Nobody has more sensitive antennae to the zephyrs of public opinion than a U.S. Congressman, and Paul Ryan is no exception. That line from the Iowa Republican official that if he wanted to run for national office again in the future, he’d have to “wash the stench of Romney off him,” probably was uttered long after Ryan had already begun furtively developing a personal survival plan.
Being the savvy pol that he is, Ryan has kept his options open by running a simultaneous campaign for reelection to his Wisconsin seat. He’s not to be singled out as particularly squirrely in this regard, however. Some of us remember when Joe Lieberman ran for reelection to the U.S. Senate in Connecticut while he was campaigning as Al Gore’s running mate in 2000. There have been others.
Still, such escape hatches emit an unsavory whiff of opportunism that further sullies an already poisoned atmosphere. You’d expect a running mate to return the honor of being the standard-bearer’s top selection by going all-in, 100 percent, with the attitude that failure is not an option.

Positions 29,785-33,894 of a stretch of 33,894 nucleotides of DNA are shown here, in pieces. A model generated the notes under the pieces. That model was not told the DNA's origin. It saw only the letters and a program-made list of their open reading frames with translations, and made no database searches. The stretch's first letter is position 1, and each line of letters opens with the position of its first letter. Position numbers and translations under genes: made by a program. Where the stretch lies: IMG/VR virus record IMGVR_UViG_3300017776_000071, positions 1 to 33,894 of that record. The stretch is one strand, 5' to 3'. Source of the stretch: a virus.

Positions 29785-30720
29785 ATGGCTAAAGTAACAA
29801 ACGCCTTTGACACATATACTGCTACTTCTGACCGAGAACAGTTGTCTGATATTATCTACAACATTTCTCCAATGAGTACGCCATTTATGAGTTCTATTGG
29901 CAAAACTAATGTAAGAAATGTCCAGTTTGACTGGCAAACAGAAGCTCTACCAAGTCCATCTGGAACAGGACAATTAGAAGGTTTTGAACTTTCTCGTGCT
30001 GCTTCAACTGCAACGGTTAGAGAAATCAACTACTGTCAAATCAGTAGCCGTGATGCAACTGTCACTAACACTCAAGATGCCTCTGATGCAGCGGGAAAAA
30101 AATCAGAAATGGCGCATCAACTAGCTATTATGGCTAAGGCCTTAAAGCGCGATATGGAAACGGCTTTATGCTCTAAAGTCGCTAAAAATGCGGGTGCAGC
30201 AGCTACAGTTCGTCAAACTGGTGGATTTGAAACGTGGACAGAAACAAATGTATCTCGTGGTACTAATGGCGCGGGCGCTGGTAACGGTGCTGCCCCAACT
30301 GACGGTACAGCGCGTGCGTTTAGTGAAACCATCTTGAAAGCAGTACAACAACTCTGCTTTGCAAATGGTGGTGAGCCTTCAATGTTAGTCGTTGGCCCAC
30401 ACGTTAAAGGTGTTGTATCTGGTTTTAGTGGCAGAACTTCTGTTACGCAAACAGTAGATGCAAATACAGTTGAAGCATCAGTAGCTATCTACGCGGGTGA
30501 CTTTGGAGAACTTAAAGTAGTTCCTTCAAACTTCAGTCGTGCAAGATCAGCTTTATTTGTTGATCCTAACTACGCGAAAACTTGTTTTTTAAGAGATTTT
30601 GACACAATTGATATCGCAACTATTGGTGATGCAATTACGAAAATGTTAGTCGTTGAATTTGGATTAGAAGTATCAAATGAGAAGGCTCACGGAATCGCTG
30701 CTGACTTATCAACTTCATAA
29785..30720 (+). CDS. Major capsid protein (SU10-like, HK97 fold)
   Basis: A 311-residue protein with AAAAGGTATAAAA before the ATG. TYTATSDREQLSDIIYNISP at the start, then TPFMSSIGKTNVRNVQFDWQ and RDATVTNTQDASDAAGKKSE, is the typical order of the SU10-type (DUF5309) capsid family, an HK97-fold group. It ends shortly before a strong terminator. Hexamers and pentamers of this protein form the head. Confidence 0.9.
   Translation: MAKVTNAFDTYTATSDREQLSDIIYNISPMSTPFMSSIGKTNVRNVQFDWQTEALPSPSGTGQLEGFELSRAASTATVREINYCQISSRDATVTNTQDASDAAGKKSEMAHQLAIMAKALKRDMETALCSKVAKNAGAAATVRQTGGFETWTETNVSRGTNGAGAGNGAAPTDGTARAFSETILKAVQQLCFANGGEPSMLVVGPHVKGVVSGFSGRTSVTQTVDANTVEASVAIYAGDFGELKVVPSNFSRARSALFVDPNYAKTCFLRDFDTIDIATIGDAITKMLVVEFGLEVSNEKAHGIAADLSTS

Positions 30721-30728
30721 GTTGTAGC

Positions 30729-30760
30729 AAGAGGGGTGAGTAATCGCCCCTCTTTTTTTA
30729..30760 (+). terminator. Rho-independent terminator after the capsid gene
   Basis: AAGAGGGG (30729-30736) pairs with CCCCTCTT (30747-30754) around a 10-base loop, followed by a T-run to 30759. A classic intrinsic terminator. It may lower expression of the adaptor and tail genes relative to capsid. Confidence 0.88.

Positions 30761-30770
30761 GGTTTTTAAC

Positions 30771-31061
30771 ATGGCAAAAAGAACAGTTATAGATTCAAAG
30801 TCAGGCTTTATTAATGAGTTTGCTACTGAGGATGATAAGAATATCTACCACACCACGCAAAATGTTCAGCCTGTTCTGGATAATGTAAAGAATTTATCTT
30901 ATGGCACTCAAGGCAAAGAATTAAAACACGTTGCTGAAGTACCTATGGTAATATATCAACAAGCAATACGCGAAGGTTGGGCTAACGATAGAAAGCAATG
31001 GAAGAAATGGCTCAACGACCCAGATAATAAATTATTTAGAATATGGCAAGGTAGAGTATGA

Then again, we’re talking Mitt Romney and Al Gore here—not exactly two guys you’d want to invite to your bachelor party. Who can blame those who were chosen by/shackled to them? Evidently, the constituents don’t mind acting as a political insurance policy. Lieberman won reelection to the Senate even though he and Gore “lost” in 2000, and went on to distinguish himself as a craven turncoat by delivering a speech at the 2008 Republican National Convention endorsing John McCain.
And we should be very surprised if Ryan isn’t returned to his House seat, whether or not he grabs the brass ring. There, after a few vigorous scrubbings with harsh laundry soap, the stench he so fears may begin to dissipate.